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Two Ways to Live

Posted by Kyle Page on

On Sunday I preached a sermon to our church about law versus grace.  You can find this sermon at pvbclincoln.org (10/30/16 – Jonah, Capturing the Heart of God Pt. 5 “Holier than Thou”).  Due to time limitations with the Lord’s Supper there were a few things I was not able to cover in depth.  Below are a few applications for you to think about…

 

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There are only two basic ways we can live.  A person can either live by grace or by law. The basic assumption of someone who lives by law is people should be accepted when they do well.  The basic assumption of someone who lives by grace is people are accepted through trusting in Jesus.  A person who lives by grace doesn’t depend on what they have done but on what Jesus has done for them on the cross. 

During Sunday’s sermon when I was speaking about law I mainly focused on God’s moral law, summarized by the Ten Commandments.  However, there are plenty of people in the world who do not acknowledge the Ten Commandments or any of the other commands of God in the Bible.  We should not assume people who reject God’s moral laws are living by grace.   Apart from Jesus, everyone has standards of their own they are trying to satisfy to feel approved or validated. 

If a person is not living every moment of everyday through faith dependence on Jesus and what He did for them on the cross they are living by law.  This is the point the Apostle Paul continually made in the letter of Galatians in the New Testament.  Galatians was written to a first-century church in Galatia that claimed Jesus had made them right with God through the cross but in reality were living by other standards added to Jesus.  For example, their church was promoting a false teaching that claimed for a person to be approved by God they needed faith in Jesus plus circumcision and performance of other Jewish customs.  The Galatian Christians were making additions to the Gospel based on manmade laws and requirements. 

The way they were relating to each other also reflected this incorrect belief.  Paul publicly criticized Peter for refusing to eat with other believers if they didn’t live up to these extra standards.  To Paul, the Gospel was enough for accepting others because the work of Jesus alone makes us into a spiritual family where there is no longer “Jew or Gentile, slave or free, male or female.”  Through the Gospel our fundamental identity has changed and we are all made one through faith in Jesus Christ.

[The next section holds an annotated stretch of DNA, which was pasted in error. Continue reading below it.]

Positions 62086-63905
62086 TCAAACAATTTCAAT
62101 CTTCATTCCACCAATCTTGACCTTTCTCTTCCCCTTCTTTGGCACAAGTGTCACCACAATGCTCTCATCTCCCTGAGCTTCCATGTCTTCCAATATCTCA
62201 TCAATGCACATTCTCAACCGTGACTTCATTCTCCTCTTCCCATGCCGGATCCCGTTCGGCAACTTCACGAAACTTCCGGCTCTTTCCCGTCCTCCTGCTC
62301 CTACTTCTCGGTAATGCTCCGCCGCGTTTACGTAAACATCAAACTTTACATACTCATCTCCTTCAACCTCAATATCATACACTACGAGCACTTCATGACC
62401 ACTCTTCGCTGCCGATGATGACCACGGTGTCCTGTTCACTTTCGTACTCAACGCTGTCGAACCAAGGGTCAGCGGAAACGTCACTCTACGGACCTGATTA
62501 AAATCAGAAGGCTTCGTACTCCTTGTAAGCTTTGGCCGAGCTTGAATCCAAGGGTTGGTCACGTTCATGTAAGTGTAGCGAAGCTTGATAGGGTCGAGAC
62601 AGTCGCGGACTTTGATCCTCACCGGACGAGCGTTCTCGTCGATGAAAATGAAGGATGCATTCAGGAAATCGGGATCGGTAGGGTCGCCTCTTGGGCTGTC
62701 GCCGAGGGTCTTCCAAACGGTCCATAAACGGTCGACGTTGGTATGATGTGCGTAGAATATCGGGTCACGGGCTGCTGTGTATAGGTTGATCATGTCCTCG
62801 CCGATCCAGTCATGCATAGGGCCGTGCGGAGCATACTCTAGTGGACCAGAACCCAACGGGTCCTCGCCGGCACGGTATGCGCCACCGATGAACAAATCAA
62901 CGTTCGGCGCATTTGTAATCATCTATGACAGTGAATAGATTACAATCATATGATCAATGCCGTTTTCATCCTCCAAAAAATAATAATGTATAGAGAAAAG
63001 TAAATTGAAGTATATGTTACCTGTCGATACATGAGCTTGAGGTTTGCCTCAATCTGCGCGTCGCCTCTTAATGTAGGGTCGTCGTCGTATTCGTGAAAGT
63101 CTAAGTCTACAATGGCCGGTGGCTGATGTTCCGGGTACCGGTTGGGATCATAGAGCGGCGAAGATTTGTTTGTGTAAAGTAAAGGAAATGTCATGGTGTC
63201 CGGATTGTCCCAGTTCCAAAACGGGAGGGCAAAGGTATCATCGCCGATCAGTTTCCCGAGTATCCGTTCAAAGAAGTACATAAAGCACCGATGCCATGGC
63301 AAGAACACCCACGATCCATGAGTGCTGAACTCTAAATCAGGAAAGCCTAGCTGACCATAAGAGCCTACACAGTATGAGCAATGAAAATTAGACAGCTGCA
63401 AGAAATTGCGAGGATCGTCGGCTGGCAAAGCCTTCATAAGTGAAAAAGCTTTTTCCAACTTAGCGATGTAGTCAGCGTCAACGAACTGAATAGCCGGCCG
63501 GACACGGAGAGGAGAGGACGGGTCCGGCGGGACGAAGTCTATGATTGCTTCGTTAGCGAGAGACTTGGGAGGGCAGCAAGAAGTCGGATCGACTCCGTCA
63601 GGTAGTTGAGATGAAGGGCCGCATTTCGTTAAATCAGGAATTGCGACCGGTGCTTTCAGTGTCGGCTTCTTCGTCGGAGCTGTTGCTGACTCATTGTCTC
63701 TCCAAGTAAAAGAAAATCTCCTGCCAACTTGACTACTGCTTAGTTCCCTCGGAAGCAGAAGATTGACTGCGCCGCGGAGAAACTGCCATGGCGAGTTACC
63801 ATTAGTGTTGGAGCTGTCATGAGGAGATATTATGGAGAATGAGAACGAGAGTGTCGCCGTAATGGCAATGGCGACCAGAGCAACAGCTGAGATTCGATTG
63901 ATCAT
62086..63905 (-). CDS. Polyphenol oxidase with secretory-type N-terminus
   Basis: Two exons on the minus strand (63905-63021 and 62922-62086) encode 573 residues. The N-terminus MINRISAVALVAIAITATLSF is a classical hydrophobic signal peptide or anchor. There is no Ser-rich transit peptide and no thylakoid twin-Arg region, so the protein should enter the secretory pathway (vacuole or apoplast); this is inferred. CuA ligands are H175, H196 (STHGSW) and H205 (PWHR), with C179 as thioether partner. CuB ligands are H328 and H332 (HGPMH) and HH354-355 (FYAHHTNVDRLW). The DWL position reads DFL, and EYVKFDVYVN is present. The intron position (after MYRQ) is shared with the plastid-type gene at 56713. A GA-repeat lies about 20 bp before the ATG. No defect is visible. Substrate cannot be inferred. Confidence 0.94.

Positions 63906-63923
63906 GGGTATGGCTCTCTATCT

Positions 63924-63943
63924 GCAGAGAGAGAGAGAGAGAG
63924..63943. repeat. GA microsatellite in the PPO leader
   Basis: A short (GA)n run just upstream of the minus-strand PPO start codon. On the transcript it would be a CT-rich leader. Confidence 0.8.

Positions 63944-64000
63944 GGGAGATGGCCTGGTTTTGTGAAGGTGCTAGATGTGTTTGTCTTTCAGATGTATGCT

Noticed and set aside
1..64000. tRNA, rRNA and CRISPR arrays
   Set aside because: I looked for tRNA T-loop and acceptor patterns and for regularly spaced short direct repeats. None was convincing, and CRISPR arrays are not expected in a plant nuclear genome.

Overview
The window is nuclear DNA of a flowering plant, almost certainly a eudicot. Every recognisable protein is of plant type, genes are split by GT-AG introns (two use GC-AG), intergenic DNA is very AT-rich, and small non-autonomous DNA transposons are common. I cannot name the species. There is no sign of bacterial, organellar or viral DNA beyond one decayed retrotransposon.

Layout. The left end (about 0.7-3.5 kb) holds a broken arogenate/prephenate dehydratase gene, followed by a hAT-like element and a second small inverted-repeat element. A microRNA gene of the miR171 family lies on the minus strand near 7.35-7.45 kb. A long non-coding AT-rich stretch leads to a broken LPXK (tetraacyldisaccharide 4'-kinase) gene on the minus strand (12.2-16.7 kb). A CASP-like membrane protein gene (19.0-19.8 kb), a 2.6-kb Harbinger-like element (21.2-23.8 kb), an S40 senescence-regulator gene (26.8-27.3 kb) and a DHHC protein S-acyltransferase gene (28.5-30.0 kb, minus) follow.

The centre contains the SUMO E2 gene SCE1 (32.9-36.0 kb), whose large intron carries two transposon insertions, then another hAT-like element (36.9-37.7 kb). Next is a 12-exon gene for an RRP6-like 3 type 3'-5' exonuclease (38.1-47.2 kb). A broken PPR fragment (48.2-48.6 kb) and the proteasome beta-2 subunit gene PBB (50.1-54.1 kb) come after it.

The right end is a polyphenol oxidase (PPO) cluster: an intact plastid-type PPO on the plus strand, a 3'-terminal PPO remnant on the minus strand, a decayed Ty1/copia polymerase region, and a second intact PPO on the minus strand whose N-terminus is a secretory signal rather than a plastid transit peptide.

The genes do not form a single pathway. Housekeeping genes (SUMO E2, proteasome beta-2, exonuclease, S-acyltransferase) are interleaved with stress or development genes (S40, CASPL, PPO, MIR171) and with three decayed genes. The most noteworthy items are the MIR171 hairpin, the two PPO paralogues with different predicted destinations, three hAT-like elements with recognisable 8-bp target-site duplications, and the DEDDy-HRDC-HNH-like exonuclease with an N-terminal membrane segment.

Our world is full of manmade laws and requirements that if Christians lose sight of the Gospel will add to their lives for acceptance and require the same of others in order to accept them.  Some common examples include:

  • Jesus plus having a certain amount of money makes a person worthy of acceptance.
  • Jesus plus looking attractive physically will make a person acceptable.
  • Jesus plus having an enviable job or an upward moving career will make a person worthy.
  • Jesus plus having the right style or dress will bring desirability.
  • Jesus plus having a model family or successful kids will make a life worthwhile.
  • Jesus plus possessing a good personality will make a person approved.
  • Jesus plus the attractive girlfriend or boyfriend will make someone accepted in the world.
  • Jesus plus having the right business network or social connections will make a person valuable.
  • Jesus plus possessing extraordinary talent and ability will make a person desired by others.
  • Jesus plus having the marriage everyone else wants or finding the “one” will give meaning.
  • Jesus plus popular/influential friends will give a person a right standing in life.
  • Jesus plus certain possessions will make you important.
  • Jesus plus success at work, school, or extracurricular activity will make you acceptable.
  • Jesus plus power and influence is wanted by many in our world.
  • Jesus plus how much a person knows or how much education someone has will validate them.
  • Jesus plus having an impressive [insert any social media] page will help you feel wanted.
  • Jesus plus travel and doing exciting things socially will make you sought after.

Paul closes his letter by saying, “May I never boast except in the cross of our Lord Jesus Christ, through which the world has been crucified to me, and I to the world (Galatians 6:14).”  Paul had stopped living by the expectations of the world and started trusting in Jesus alone.  It all comes down to identity.  Are you basing your identity in Jesus alone?  Is Jesus enough, or is it Jesus plus something else that makes you feel validated and accepted?  If you need something else alongside Jesus then you have added an extra standard for acceptance and approval and are living by law.  Jesus plus nothing equals everything we need for approval, acceptance, and love in this life and the life to come.  Grace triumphs over any law or manmade standard!

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